2. Joba Chamberlain. The Tigers needed someone else established to throw into the late inning mix, and Chamberlain was available after finally being allowed to walk from New York. Many Yankees' fans would say that move came too late thanks to all of Chamberlain's injuries and inconsistencies. Still, Detroit seems to have bought low on a man with a power arm and big pitch potential. He hasn't logged over 70 innings pitched since 2010 and his ERA has been an elevated mess most of his career. The new surroundings should help, however, in addition to a new pitching coach and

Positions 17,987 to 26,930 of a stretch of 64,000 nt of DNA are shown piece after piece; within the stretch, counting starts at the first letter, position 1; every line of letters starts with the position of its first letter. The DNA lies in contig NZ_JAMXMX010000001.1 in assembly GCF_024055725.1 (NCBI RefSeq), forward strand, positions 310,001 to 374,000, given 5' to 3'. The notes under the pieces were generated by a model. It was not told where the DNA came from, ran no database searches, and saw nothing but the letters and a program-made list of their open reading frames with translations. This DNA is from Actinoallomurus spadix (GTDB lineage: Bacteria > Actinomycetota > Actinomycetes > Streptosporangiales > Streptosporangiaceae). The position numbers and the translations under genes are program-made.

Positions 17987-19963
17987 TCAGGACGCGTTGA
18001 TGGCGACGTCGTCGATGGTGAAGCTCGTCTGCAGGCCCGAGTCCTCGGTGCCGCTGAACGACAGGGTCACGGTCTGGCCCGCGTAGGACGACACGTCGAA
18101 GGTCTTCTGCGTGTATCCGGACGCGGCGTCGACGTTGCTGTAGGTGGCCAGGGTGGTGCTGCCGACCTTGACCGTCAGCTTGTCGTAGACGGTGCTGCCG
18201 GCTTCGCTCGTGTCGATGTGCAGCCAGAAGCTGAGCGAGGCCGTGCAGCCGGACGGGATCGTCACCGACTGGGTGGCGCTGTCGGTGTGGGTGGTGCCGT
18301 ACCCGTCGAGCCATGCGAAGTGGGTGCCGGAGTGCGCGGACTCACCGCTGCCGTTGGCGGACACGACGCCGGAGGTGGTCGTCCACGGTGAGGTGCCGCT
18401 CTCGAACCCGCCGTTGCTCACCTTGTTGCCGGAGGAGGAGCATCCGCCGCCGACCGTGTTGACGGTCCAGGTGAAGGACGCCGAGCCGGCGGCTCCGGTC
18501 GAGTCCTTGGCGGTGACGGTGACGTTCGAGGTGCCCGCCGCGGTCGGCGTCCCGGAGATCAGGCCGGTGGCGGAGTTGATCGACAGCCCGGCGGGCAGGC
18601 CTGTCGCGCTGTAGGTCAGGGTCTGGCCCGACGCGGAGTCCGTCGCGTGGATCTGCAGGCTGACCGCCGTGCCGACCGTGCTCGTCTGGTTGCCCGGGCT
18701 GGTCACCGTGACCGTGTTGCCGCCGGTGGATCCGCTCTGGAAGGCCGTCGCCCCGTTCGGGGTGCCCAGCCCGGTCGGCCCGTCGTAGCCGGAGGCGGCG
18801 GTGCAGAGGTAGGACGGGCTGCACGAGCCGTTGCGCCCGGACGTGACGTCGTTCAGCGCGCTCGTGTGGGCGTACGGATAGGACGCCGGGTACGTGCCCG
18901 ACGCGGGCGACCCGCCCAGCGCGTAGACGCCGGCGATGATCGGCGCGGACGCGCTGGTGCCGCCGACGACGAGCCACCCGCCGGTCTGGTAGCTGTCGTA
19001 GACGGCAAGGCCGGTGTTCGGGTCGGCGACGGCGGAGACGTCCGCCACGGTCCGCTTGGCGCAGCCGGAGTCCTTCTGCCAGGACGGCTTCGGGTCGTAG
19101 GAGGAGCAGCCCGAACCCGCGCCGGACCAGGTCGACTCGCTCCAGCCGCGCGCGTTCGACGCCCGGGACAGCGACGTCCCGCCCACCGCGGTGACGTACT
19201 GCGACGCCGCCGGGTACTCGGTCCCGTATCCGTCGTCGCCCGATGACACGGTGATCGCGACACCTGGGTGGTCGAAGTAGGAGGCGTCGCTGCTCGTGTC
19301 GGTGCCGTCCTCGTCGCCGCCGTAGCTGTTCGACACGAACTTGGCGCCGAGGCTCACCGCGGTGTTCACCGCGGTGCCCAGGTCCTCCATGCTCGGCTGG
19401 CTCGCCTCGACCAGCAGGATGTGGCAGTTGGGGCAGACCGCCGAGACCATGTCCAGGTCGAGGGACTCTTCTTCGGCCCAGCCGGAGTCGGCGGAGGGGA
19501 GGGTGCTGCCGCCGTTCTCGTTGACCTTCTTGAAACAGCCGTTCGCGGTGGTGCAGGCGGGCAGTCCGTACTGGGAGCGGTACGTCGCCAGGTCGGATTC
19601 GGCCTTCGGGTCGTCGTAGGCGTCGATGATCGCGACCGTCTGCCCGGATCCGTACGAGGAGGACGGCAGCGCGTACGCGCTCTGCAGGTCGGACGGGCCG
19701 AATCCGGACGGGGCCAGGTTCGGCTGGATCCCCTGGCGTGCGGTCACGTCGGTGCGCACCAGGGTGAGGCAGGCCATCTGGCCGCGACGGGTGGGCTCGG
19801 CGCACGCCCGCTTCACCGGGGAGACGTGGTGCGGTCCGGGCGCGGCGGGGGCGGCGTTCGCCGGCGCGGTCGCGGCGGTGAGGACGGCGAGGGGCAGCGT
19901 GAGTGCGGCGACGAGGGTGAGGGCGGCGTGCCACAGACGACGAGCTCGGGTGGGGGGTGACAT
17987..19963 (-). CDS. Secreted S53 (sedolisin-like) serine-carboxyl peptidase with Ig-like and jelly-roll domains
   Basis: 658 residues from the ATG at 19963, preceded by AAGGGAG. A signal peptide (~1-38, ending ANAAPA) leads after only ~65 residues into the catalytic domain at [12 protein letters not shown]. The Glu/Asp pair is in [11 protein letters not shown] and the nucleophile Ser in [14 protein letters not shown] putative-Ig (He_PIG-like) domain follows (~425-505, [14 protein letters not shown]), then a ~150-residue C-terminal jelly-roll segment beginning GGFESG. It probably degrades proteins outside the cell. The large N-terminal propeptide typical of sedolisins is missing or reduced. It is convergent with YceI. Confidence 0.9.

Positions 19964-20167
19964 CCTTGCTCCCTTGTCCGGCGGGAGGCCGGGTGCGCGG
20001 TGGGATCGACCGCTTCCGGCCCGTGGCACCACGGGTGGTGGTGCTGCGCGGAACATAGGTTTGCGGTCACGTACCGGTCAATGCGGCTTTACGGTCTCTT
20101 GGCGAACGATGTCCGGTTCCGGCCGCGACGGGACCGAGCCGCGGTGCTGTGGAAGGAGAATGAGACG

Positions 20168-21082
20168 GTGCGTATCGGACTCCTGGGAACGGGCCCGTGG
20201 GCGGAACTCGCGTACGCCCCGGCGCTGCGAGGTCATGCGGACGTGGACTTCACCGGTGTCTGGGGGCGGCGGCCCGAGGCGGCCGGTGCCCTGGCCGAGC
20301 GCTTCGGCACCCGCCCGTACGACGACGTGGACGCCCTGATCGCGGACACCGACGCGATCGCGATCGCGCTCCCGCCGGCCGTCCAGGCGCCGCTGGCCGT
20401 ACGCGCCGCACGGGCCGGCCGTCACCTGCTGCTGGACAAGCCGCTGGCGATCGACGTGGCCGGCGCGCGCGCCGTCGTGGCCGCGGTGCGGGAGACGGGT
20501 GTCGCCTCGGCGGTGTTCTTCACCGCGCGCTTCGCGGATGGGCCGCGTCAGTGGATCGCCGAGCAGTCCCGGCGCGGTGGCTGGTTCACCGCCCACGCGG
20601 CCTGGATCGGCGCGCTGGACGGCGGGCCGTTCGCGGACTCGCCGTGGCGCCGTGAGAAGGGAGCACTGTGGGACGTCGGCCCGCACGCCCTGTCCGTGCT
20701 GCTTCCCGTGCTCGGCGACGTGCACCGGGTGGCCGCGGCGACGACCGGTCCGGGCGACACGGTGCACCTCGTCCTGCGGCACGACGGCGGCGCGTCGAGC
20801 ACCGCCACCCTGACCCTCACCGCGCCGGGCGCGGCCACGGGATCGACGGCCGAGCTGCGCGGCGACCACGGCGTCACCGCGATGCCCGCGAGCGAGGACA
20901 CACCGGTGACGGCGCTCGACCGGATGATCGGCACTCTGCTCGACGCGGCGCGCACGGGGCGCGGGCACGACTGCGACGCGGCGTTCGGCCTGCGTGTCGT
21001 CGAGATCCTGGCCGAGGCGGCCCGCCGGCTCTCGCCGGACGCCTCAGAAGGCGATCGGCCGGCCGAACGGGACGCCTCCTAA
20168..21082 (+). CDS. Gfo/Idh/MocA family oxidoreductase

- What To Realistically Expect In 2014: Not much. With Chamberlain at this stage, it's better to expect less and be pleasantly surprised. If he stays generally healthy, appears in 80 innings while maintaining a 3.30 ERA and collecting 20-25 holds, the Tigers will be ecstatic. Pencil him in for that considering the lower pressure surroundings and more pitcher friendly locale in Detroit.
3. Bruce Rondon. Perhaps the biggest wild card of the bunch, many argued that Rondon's late-season injury cost the Tigers a shot at making it back to the World Series for the second straight year. Considering how the bullpen was exposed against the Boston Red Sox, that could be true. Healthy and ready to take over the eighth inning, Rondon has power stuff and was putting it together before getting injured. Can he stay healthy and cut down on the walks? If so, the back end of the bullpen will have major teeth.